Twitter. Facebook. Pinterest. Tumblr. Ten years ago, using these words in casual conversation would have earned you a concerned look and a question about whether you often find yourself creating strange word salads. Nowadays, these word are casual conversation–that is, they are among the most popular social media platforms, and are now the means through which most of America has casual conversation.
The Internet, and in particular its manifestation in social media, is the new Roman Road (a parallel I am shamelessly drawing from Andrew Careaga’s book eMinistry ). That Roman road system that the apostle Paul traveled on, the one that made it possible for him to spread the gospel, found churches, and stay in touch with them in absentia. Sure, that wasn’t all the Roman road did–by connecting the Roman territories, it facilitated commerce. In much the same way that you can buy lobsters from Amazon (thanks, Big Bang Theory) or porn from any of the willing marketers in my spam box, the Roman road made it possible to purchase anything from dyed cloth from Lydia in Thyatira to a human being from a conquered territory. The road systems wasn’t evil, but evil sure as sugar found travel easier thanks to it. But you know what? Without the Roman road, the church as we know it just wouldn’t exist today. Paul wouldn’t have traveled as extensively, certainly not as much to inland cities like Derbe, Lystra, and Antioch (Galatia).
So, dude. We know, the Internet makes it easier to access porn, to get addicted to online gaming, to create an existence in which you never actually need to leave your apartment. But it is ALSO the native language of a significant chunk of the populaton, and it is more accessible than ever because it is just so darn portable.
“For people my age (in their 40s), technology is a tool. For kids, technology is the air they breathe. It’s social glue.”
Quoted in Amy C.Thoren. 2010. “The pastor on Facebook: boldly going where everyone else goes.” Word & World 30, no. 3: 272-280.
So when you tell members of your congregation, especially youth, that their smartphones don’t belong in church, you are effectively telling them that they will need to culturally commute in order to come to your church. And if that’s the overriding impression that they have–that their culture doesn’t have a home in your church–then what are you saying about them?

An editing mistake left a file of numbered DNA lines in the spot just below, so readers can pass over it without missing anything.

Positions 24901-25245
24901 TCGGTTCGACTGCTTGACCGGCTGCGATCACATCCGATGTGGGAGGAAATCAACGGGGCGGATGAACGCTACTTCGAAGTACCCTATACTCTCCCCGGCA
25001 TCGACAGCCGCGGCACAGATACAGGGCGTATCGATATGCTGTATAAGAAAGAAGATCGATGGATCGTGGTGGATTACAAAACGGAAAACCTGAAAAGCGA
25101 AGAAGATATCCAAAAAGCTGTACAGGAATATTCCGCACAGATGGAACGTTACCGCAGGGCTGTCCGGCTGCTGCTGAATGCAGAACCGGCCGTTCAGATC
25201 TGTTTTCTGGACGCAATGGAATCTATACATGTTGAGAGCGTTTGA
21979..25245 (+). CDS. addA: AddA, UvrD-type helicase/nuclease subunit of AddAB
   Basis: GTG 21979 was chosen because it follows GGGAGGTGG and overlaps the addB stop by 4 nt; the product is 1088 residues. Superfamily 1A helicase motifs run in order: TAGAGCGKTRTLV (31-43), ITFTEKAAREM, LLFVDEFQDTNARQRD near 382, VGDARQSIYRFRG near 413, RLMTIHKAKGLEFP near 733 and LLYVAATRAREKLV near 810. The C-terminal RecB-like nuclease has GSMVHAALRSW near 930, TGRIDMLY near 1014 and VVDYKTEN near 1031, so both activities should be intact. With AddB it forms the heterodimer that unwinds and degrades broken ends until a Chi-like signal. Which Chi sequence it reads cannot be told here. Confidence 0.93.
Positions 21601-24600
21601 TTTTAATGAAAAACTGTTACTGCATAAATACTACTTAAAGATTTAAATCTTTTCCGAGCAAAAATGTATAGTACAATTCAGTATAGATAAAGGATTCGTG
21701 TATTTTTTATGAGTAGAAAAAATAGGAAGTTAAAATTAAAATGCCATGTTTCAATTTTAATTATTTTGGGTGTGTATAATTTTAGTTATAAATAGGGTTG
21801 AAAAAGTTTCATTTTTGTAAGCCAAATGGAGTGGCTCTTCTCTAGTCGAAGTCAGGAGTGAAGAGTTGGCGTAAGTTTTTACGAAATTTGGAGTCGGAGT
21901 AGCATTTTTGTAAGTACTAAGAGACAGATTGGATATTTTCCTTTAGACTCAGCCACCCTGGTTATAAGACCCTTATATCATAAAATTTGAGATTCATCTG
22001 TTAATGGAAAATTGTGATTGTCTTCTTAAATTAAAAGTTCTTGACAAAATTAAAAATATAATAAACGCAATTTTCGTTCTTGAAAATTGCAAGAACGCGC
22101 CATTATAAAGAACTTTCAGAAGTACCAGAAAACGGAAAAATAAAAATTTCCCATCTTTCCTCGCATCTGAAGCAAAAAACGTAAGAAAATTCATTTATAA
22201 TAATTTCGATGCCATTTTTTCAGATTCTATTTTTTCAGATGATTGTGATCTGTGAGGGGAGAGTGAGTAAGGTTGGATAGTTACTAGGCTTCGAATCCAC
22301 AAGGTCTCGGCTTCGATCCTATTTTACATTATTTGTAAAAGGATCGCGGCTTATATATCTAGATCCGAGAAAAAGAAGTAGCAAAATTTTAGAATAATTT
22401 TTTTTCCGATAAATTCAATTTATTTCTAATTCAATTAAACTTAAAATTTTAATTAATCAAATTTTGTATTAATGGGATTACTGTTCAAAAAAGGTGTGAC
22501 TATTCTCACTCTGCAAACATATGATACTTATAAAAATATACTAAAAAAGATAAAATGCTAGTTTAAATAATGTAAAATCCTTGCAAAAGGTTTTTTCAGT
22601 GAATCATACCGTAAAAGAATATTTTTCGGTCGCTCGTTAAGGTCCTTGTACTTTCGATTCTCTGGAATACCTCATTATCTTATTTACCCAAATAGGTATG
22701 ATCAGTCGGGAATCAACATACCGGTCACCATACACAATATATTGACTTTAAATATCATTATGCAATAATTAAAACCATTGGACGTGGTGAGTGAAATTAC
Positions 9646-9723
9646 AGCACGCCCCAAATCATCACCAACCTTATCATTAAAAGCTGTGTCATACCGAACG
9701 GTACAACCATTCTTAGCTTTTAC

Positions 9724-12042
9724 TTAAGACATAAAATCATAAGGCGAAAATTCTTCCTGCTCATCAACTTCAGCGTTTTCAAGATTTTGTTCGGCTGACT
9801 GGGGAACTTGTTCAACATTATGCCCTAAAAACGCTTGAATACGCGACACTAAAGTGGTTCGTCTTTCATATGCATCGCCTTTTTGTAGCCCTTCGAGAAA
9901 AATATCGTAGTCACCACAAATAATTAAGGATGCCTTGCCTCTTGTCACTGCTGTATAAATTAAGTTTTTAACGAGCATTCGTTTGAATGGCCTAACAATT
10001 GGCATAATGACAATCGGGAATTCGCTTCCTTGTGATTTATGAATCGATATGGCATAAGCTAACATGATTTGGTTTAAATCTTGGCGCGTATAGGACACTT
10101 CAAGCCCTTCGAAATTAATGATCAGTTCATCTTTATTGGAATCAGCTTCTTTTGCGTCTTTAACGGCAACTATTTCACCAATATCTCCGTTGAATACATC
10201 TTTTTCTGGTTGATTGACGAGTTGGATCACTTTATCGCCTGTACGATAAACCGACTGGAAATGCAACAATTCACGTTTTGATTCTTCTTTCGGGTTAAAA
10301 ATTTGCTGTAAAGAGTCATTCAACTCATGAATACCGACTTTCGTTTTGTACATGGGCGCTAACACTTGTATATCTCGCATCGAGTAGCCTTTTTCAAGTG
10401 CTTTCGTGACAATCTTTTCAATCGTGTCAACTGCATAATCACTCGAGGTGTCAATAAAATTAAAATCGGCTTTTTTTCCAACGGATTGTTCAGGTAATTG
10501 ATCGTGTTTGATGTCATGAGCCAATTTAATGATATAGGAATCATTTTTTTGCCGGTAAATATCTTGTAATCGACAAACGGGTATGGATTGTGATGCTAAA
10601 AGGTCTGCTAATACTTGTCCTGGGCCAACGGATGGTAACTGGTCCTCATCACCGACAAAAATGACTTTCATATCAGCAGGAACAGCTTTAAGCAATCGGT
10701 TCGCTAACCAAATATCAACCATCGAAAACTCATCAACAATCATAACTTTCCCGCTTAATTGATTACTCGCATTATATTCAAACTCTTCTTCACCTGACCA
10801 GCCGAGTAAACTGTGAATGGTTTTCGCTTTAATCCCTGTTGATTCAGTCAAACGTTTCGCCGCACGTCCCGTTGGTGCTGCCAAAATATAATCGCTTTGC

But introducing social media into the life of your church need not be scary. It need not be overwhelming. It need not involve installing a large white screen that will block your beautiful stained glass. Here are 7 really easy ways to incorporate the gifts of social media into the life of your church:
- Use your Facebook news feed to form a prayer list every morning. If your church has a Facebook page, then invite people to post prayer concerns there, and encourage the community to pray over them daily. (If your church does not have a Facebook page, for the love of tennis shoes, get one. My three-year old nephew has figured out how to upload videos to Youtube. You can do this.)
- Get acquainted with Twitter, a social media platform that invites short “tweets” to create a news feed. You can create Twitter handles (labels that will group tweets from different users under a single feed) for special events, and invite people to post updates in real time using that handle. The ELCA started doing this with synodical meetings and with the National Youth Gathering this past year, and it was very enjoyable for those of us at home. Possible idea to get your youth involved in your preaching? Invite them to tweet about your sermon as you preach.
- Create a blog for your church that integrates scripture with contemporary media (news stories, songs and videos on Youtube, articles suddenly becoming popular on Facebook). Invite members of your church to post reflections there. Use those reflections to feed bible studies, retreats, worship services and so on. Here’s a great example of a congregational blog from a youth-focused congregation in New Hampshire.
- Try doing a midweek compline with your congregation using Google Hangout or Skype, letting you all connect from your homes just before you hit the hay.
- Sign up at prayerontwitter.net to receive tweeted prayers on the hour, taken from the Book of Common Prayer and other sources.
- Use Pinterest, an online bulletin board that will let you pin images/articles/etc. from just about anywhere on the Web, to create a board where people can pin images that remind them of God. Great for a Bible study.
- Ask youth to send you their favorite Christian song/your choir to send you their favorite hymns/your Bible group to send you their favorite verses and use them to create a Wordle. This is a Wordle on 1 Cor. 4-8:
Curious about more possibilities offered by social media? Check out this great article (and blog) by Lutheran pastor Keith Anderson. Also take a gander at the Best of Breed tools for learning put together by this incredibly helpful website. It will introduce you to some of the more popular electronic platforms for doing all kinds of different things, from storing your files in the cloud (online, where they can’t crash along with your computer), to using an online whiteboard. While accessing the detailed information on each listing will require a subscription, I find simply seeing the popular tools broken down by section really helpful.
Got more ideas on how to integrate social media into church life? Please share in the comments section!!